As we know, the reform was resisted by voting for more than 95% of the teachers, and it meant a strike of 57 days at the time of their public discussion. While the Magisterium claimed to consider the nature of pedagogy, collaborative work, and an improvement to the precarious conditions in which teaching occurs for all teachers, the reform decided to promote greater technocratic control over the profession and training institutions, salaries based on competition between colleagues (mediated by standardized tests), and classifications of teachers in performance categories.
Teachers have come to call the latter the «double Evaluation of teachers», although in practice the situation deviates from the pedagogical sense of the evaluation and is rather in a process of allocating «tariffs» to teachers and professors. We stop evaluating and we simply use categories to segment markets and «workforce». The rhetoric about «teachers are the most important» was mixed contradictoryly with policies of control and elimination of professional autonomy that, except for the teaching profession, no other profession has in Chile. It was believed that by decree a greater selectivity of candidates to be professors could improve the prestige of the profession. The error of this approach is perhaps illustrated by the introduction of gratuity in higher education, which probably displaced the preferences of prospective applicants to pedagogy towards other careers.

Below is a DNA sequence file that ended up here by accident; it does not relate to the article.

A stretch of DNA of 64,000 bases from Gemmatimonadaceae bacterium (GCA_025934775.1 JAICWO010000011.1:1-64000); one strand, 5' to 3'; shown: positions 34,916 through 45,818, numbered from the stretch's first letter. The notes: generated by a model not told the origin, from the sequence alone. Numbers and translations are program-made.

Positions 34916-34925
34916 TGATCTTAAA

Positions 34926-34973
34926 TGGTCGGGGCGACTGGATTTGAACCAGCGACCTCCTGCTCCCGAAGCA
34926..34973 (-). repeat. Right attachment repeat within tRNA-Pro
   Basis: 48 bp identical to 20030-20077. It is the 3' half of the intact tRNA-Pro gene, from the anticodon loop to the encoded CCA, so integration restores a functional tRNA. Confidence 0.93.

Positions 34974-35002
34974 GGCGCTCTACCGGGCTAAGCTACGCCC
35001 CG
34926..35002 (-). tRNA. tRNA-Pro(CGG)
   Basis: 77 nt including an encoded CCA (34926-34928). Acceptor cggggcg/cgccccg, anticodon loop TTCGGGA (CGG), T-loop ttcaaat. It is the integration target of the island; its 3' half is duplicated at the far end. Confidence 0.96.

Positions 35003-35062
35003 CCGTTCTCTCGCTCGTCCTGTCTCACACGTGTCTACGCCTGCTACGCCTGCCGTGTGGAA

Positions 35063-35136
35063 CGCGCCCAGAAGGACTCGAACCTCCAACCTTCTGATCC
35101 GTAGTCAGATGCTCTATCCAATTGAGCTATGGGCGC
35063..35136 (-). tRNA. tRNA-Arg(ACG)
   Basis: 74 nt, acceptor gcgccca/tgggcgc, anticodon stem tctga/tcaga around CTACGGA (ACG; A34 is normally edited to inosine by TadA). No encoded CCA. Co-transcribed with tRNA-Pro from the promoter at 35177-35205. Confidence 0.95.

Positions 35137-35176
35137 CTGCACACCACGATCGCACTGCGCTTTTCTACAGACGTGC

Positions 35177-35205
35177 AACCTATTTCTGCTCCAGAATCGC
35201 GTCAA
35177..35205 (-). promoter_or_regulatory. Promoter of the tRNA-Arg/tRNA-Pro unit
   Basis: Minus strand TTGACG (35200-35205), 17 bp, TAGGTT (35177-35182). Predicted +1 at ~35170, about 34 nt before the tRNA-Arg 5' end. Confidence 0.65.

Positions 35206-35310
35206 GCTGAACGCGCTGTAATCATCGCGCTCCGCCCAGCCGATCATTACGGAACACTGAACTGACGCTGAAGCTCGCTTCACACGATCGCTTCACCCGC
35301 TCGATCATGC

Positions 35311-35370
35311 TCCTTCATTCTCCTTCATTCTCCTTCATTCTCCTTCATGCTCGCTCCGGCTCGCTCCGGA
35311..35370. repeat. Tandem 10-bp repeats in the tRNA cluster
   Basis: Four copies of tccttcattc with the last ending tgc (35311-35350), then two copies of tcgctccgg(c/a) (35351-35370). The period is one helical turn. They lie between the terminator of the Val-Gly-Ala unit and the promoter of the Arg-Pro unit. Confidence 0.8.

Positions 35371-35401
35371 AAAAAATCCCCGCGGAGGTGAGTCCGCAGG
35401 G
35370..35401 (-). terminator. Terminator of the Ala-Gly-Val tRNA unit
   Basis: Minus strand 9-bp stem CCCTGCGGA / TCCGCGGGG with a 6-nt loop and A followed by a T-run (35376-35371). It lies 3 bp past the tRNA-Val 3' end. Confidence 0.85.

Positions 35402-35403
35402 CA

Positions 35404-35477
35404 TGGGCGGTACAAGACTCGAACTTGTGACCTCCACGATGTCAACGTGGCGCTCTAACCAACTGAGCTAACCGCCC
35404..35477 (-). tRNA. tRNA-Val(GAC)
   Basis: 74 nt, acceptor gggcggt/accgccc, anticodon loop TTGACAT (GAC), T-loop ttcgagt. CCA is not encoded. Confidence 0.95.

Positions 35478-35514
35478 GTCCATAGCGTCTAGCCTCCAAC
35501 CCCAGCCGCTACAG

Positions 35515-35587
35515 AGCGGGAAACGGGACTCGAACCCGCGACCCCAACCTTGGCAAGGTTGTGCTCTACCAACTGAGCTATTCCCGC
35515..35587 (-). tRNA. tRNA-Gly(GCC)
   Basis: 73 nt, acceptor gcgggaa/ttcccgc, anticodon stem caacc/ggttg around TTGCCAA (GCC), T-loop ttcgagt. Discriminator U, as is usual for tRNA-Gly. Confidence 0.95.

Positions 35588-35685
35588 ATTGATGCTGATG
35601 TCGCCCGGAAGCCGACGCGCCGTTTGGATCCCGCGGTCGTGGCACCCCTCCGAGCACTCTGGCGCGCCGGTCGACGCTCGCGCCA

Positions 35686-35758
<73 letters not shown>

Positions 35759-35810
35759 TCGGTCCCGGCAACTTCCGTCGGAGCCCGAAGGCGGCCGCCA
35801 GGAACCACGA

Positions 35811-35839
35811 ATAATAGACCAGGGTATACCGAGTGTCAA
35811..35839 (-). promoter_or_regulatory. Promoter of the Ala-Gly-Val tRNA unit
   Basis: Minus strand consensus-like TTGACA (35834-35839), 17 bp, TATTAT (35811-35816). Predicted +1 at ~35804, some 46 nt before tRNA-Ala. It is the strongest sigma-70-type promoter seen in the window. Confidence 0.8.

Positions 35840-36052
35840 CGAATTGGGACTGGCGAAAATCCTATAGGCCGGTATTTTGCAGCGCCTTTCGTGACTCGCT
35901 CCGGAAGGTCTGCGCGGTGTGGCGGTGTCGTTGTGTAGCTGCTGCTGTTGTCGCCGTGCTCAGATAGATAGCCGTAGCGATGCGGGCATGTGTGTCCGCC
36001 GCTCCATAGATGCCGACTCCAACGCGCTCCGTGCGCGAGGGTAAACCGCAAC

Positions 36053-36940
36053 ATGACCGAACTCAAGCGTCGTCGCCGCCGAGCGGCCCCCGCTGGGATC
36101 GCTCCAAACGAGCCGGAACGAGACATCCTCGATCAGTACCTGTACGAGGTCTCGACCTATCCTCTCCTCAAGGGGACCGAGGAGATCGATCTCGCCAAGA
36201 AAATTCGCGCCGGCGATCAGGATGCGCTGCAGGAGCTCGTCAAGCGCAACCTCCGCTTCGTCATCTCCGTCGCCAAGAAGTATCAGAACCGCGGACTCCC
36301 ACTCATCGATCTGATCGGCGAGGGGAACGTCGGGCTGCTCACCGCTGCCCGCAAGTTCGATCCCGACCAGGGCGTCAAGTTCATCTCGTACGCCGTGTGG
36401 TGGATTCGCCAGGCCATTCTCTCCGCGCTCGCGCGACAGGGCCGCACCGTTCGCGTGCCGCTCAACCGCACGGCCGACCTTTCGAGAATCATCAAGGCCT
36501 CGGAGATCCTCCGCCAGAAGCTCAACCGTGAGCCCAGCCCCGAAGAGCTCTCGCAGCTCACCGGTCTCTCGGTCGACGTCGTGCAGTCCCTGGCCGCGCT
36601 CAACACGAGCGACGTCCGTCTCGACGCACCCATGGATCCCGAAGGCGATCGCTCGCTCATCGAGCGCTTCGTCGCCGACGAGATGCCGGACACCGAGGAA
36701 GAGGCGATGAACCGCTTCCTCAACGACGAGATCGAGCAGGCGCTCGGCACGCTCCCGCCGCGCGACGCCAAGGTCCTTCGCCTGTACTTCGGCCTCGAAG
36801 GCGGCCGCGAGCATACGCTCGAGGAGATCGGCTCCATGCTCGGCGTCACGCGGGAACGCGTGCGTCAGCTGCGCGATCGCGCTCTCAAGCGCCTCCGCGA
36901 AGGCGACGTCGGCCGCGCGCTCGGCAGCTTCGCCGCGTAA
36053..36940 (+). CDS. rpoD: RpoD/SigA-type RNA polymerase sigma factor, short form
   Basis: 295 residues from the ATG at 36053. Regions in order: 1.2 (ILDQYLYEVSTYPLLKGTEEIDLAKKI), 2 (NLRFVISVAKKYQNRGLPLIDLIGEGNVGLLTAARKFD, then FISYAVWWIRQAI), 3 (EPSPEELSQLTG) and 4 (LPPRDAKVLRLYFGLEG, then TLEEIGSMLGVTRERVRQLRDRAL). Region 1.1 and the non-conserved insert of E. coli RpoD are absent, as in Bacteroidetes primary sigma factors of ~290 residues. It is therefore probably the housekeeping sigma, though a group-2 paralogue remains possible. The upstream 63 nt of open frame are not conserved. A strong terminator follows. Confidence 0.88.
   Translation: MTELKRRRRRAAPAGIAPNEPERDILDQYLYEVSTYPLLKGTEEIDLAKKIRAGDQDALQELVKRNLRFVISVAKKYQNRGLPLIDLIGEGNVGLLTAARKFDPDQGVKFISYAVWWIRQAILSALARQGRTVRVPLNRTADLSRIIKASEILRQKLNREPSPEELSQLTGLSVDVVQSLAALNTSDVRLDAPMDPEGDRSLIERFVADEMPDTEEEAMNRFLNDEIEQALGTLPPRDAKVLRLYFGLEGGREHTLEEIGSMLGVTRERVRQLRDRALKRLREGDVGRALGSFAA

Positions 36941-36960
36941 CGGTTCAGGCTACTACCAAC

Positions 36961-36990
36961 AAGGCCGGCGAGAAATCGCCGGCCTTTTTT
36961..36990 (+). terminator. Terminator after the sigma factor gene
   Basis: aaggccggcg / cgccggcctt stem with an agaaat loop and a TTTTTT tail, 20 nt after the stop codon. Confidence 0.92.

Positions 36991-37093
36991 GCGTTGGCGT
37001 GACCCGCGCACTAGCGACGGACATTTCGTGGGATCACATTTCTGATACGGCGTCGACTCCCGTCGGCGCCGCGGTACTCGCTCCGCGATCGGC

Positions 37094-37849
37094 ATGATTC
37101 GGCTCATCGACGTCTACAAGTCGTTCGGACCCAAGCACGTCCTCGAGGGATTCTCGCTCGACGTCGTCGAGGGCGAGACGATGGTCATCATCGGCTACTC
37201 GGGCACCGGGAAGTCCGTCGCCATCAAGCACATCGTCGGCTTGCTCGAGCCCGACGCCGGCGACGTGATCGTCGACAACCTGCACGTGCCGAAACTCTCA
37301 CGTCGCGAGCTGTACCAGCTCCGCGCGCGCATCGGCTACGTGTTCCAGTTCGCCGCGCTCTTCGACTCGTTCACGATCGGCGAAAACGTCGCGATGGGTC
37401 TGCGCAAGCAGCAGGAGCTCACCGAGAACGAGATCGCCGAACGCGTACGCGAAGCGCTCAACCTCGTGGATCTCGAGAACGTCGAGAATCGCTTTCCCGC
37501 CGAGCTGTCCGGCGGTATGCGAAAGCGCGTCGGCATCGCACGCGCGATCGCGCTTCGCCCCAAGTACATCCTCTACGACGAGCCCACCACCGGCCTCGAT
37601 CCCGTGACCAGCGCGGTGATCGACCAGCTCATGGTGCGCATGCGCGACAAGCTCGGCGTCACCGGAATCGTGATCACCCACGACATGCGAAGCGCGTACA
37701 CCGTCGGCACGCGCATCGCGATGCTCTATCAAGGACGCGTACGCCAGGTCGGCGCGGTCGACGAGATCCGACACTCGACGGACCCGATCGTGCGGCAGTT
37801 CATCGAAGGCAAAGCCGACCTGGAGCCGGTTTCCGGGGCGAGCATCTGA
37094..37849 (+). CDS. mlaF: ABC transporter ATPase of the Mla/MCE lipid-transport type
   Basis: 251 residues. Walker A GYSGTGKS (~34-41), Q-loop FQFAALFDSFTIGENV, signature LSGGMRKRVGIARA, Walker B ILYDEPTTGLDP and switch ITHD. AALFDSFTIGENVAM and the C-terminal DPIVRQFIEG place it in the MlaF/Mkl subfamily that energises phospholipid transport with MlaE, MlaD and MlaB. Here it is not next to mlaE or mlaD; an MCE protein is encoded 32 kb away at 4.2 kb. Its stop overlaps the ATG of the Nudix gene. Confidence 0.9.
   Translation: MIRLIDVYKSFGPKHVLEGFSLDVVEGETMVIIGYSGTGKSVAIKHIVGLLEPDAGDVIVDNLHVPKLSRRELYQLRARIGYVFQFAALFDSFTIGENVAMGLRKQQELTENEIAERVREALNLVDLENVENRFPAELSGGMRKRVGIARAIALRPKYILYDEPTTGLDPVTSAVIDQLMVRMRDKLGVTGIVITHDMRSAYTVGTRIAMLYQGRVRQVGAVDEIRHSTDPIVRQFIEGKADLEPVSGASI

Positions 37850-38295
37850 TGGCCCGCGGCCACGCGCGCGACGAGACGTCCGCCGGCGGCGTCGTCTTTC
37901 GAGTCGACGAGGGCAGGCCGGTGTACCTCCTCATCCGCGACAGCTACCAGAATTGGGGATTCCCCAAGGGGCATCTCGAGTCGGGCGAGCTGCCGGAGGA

Today, we see that not having listened to the teachers and their demands makes us project an unhonorable consequence of such reform: they will not have fulfilled their promises to make the profession more attractive, nor to improve the quality of the system. Those who tried to do so since the previous government were perhaps confronted with interests that did not seek the same. The problem is that the country is faced with the cost, again, of losing the strengthening of its public education system by not considering the foreseeable decline of the professional appeal of an activity in which it is difficult to work with tranquility, and which He only has the resource of vocation.
We must be frightened, for the problem is deeper. Closing public schools and depriving them of teachers have an explanation that shares the same root: neo-liberal education, as an activity, is doing very little to organize democratic life and much for ordering on the basis of the principles of «human Capital.» It treats us like machines that only decide the good or the bad in function of a supposed rationality of clients, where we should choose the «best offer» for our options, whether of school, of activity, of friends or of games. We stop feeling that education is an opportunity to cultivate knowledge, understanding of our humanity, its relationship with the environment and nature. Today we are faced with a system that seeks that any decision should be meticulously submitted such as those of investors in the trade exchange, that each decision implies a consequence on ourselves, and that our motivations should be oriented on the basis of Incentives and penalties. The system tells us: Do not choose this school because it will close, do not choose this profession because it is second class and will not make you happy. That is what this model of public policy in education points out.